The fundamental concern of antitrust analysis is whether a given arrangement may have a substantial anticompetitive effect and, if so, whether that potential effect is offset by any procompetitive efficiencies resulting from the conduct.(13) The central question is whether, taking into account both potential procompetitive and anticompetitive effects, the arrangement is likely to harm competition by increasing the ability or incentive of the participants to raise price above -- or reduce output, quality, service, or innovation below - the level that likely would prevail in the absence of the agreement.(14) The ability and incentive of the participants to compete individually with one another and with their joint undertaking is an important part of the analysis.(15)
Because the proposed program is yet to be implemented, it appears to be impossible at this point to predict the magnitude of anticompetitive or procompetitive effects that will flow from its actual operation. You were not able to obtain reliable information that would allow us to determine with any precision the relevant geographic markets for the services to be delivered through the network. However, the information available to us indicates that the MedSouth membership as presently constituted likely would be able to exercise significant market power, and thus to extract higher prices, if the doctors coordinate their actions outside the integrated group.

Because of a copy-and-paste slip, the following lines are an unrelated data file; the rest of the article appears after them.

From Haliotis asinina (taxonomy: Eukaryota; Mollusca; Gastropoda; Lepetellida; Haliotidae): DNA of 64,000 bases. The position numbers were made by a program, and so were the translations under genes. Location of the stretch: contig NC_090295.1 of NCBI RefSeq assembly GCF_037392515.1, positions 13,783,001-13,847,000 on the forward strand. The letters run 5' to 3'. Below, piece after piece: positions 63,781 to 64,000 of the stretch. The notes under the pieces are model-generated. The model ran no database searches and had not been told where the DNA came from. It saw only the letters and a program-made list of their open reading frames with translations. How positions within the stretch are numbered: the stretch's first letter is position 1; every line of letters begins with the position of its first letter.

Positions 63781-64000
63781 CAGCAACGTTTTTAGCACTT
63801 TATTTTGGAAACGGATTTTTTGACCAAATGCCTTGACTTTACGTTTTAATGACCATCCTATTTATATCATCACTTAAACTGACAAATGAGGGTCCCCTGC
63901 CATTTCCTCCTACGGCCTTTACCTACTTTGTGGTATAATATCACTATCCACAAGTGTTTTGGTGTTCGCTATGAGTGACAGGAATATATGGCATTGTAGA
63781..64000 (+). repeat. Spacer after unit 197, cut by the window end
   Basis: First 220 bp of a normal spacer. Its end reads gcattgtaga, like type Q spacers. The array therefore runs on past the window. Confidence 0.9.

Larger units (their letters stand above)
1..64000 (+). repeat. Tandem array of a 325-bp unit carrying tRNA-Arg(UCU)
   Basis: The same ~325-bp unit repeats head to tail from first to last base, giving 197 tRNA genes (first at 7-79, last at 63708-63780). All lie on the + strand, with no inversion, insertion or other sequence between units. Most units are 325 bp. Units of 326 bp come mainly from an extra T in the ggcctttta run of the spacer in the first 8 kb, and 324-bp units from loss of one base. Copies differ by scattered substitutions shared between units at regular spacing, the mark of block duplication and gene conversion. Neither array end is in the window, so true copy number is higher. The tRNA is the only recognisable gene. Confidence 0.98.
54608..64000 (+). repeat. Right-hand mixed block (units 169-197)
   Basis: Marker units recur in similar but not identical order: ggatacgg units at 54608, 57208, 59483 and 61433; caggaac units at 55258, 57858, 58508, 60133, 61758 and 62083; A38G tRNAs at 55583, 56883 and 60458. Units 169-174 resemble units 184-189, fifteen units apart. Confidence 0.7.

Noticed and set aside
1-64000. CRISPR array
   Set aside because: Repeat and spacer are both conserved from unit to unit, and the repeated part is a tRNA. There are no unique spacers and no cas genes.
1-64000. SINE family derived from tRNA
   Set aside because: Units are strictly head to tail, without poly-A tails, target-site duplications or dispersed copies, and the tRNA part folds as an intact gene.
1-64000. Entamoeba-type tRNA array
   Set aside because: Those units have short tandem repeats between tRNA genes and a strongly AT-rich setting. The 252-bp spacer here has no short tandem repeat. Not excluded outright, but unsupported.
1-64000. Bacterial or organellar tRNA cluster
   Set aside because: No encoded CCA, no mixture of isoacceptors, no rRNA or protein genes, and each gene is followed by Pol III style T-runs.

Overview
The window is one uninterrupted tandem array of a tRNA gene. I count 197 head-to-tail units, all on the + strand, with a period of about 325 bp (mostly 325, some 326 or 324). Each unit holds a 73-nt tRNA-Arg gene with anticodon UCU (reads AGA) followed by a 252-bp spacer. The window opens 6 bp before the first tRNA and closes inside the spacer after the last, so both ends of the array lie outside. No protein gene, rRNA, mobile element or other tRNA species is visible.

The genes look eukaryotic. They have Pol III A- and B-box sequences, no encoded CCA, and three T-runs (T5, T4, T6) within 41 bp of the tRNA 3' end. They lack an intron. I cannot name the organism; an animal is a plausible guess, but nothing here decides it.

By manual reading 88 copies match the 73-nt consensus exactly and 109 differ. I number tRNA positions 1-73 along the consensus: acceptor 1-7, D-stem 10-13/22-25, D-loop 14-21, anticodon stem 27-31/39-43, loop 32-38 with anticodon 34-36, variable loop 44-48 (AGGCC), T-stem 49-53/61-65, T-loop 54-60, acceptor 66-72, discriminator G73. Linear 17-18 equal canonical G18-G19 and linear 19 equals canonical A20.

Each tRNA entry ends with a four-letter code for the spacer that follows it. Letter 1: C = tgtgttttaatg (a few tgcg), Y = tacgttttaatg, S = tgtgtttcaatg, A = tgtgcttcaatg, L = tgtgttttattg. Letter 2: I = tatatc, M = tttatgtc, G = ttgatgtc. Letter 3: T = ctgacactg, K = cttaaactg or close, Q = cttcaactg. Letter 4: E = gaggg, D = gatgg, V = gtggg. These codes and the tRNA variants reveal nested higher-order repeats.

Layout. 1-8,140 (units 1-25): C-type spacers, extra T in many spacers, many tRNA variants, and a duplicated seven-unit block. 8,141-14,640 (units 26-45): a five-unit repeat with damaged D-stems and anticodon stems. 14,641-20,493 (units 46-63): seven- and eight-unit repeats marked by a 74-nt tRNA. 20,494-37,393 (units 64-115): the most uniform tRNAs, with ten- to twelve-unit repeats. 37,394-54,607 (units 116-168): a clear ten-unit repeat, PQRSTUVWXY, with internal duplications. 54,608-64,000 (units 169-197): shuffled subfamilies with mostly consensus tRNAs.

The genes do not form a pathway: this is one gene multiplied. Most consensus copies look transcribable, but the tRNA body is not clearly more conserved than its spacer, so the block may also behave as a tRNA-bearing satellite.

MedSouth currently has a large number of participating doctors who are concentrated in a distinct area of the city. In a number of specialties, they constitute half or more of the physicians with admitting privileges at the three hospitals in south Denver. Of particular significance with respect to the needs of local health plans that contract for physician services, MedSouth contains a substantial proportion of the internists and family practitioners in the south Denver area. For example, MedSouth's current members are 51% of the internists and 33% of the family practitioners at Swedish Hospital, and from 50% to 100% of the specialists in 19 other practice areas at that hospital (allergy/immunology, cardiology, endocrinology, hematology/oncology, infectious disease, nephrology, neurology, oncology, pulmonary medicine, radiology, rheumatology, hand surgery, neurosurgery, pathology, podiatric surgery, urology, vascular surgery, pediatric cardiology, and pediatric neurology). They are 44% of the family practice physicians and 48% of the internists at the two Adventist hospitals, and from 50% to 100% of the specialists in 2l other fields at those two hospitals (allergy, cardiology, cardiovascular surgery, endocrinology, gastroenterology, gynecology. infectious diseases, nephrology, neurology, neurosurgery, oncology, otolaryngology, otology, pathology, podiatry, pulmonology, radiation oncology, radiology, rheumatology, hand surgery, and urology). As noted above, however, we do not know how many of these physicians will remain members of MedSouth after the venture is launched. A significant decrease in the number of MedSouth participating physicians would lessen the risk of anticompetitive harm.